In fact, despite gaining access to the iPhone for the first time, NTT DoCoMo blamed the best-selling device for its woes.
DoCoMo, which is Japan's largest carrier, said its subscriber base dropped 66,800 in September. It blamed the drop on the fact that it only had limited supplies of the iPhone 5s and 5c on hand. Meanwhile, rivals KDDI and Softbank, both of which had earlier access to the iconic iPhone, saw net subscriber adds in September, some of whom we can only assume defected from DoCoMo (Softbank added 270,700 and KDDI 232,700).
So why was the iPhone in short supply at DoCoMo? It's the iPhone; the carrier should have ordered as many devices as it could have. Perhaps it did not. Or perhaps it received short shrift in terms of supplies because first Softbank and then KDDI became Apple partners ahead of it.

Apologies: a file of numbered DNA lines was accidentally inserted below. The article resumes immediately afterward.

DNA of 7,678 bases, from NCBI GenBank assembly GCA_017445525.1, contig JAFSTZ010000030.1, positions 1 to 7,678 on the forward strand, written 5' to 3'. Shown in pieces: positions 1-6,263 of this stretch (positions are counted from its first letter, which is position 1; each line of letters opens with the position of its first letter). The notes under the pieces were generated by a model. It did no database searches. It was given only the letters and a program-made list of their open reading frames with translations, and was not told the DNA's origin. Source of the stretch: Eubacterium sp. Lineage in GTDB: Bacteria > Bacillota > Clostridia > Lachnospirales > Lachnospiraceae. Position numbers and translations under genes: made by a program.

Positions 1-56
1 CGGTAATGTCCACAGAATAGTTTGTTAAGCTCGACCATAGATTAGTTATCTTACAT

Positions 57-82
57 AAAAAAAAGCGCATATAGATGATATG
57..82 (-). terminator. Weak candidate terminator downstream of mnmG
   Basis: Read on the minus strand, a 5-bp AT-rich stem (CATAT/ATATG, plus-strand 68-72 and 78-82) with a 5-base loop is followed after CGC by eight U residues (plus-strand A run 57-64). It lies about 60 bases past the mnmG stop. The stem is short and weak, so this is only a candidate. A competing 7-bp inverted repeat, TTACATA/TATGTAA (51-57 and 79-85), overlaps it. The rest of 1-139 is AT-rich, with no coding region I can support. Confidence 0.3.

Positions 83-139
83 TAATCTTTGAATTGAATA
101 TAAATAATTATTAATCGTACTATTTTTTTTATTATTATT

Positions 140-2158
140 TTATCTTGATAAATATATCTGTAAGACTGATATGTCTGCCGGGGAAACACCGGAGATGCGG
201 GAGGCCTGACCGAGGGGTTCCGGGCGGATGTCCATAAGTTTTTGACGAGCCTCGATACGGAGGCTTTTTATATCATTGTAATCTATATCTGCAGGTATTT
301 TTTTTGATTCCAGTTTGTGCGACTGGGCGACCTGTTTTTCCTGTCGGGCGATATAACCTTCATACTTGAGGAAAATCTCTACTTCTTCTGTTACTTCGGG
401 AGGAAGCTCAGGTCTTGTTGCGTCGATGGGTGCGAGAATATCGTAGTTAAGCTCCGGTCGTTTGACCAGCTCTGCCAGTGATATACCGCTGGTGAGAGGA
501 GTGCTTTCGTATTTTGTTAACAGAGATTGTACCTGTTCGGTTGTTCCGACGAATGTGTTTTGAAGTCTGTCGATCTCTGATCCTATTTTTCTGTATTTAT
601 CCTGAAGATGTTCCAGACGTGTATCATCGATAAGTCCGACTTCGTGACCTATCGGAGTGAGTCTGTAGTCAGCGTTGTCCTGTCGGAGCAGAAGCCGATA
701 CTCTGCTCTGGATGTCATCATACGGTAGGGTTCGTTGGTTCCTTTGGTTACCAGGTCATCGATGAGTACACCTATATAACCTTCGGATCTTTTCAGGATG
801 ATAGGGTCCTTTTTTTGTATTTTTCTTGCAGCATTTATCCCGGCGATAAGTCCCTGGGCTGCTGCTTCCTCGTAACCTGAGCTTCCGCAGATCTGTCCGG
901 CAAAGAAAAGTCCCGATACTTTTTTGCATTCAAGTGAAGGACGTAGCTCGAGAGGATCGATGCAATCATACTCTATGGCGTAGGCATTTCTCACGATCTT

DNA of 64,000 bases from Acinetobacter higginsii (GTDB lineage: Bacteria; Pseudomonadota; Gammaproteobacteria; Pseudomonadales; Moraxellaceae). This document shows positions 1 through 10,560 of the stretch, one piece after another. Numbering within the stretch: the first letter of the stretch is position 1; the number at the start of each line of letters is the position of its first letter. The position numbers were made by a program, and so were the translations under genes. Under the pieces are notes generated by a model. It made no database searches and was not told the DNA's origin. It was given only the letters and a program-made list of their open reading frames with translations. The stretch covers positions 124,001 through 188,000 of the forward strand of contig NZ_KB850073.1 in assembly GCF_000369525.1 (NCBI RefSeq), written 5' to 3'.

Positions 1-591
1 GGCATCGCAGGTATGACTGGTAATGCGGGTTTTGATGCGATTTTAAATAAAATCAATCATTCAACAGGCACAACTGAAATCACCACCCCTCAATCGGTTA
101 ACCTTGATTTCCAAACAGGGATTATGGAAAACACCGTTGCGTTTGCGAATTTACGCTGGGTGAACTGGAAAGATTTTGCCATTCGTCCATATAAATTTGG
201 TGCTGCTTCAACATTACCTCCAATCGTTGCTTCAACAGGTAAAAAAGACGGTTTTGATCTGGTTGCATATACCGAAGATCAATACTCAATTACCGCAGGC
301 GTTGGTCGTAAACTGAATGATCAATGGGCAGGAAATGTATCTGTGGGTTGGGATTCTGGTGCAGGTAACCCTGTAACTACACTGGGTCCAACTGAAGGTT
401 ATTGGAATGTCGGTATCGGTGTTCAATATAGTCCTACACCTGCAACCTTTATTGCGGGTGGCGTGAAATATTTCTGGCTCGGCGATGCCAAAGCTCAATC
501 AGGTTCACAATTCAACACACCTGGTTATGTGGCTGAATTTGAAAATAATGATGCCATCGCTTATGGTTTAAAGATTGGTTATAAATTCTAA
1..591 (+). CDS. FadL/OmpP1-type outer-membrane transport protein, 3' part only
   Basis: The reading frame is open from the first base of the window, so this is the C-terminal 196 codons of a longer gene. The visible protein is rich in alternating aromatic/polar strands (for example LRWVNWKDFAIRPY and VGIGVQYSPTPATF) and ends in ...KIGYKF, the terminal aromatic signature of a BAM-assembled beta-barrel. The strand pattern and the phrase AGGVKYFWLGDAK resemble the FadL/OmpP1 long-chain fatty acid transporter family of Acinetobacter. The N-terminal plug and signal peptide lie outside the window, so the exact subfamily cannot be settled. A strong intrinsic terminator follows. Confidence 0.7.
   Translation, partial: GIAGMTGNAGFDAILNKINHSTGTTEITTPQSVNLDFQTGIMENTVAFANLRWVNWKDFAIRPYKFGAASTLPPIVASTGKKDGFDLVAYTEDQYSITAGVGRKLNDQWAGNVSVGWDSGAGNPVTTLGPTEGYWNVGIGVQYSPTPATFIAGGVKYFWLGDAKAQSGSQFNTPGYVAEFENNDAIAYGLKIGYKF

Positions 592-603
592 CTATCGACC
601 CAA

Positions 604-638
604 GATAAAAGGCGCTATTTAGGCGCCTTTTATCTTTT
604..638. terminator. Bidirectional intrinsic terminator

Despite this, DoCoMo is still the dominant carrier in Japan, with 46 percent market share (but vs. 52 percent in 2008).
U.S. carrier history should point to an eventual DoCoMo subscriber recovery. It took a significant amount of time before those who defected to AT&T -- specifically for the iPhone -- considered returning to alternatives such as Verizon Wireless (the nation's largest), Sprint (no. 3) and T-Mobile (no. 4).
Of course, the key point here is that the iPhone is a device that customers are willing to jump ship over. The long delay to get the iPhone was at least partly DoCoMo's making: It had focused on handsets from Sony and Samsung and tried to protect its online store, dmarket, from competition with Apple’s iTunes.
DoCoMo had a total of 61.8 million subscribers last month, followed by KDDI with 39 million and SoftBank with 34 million.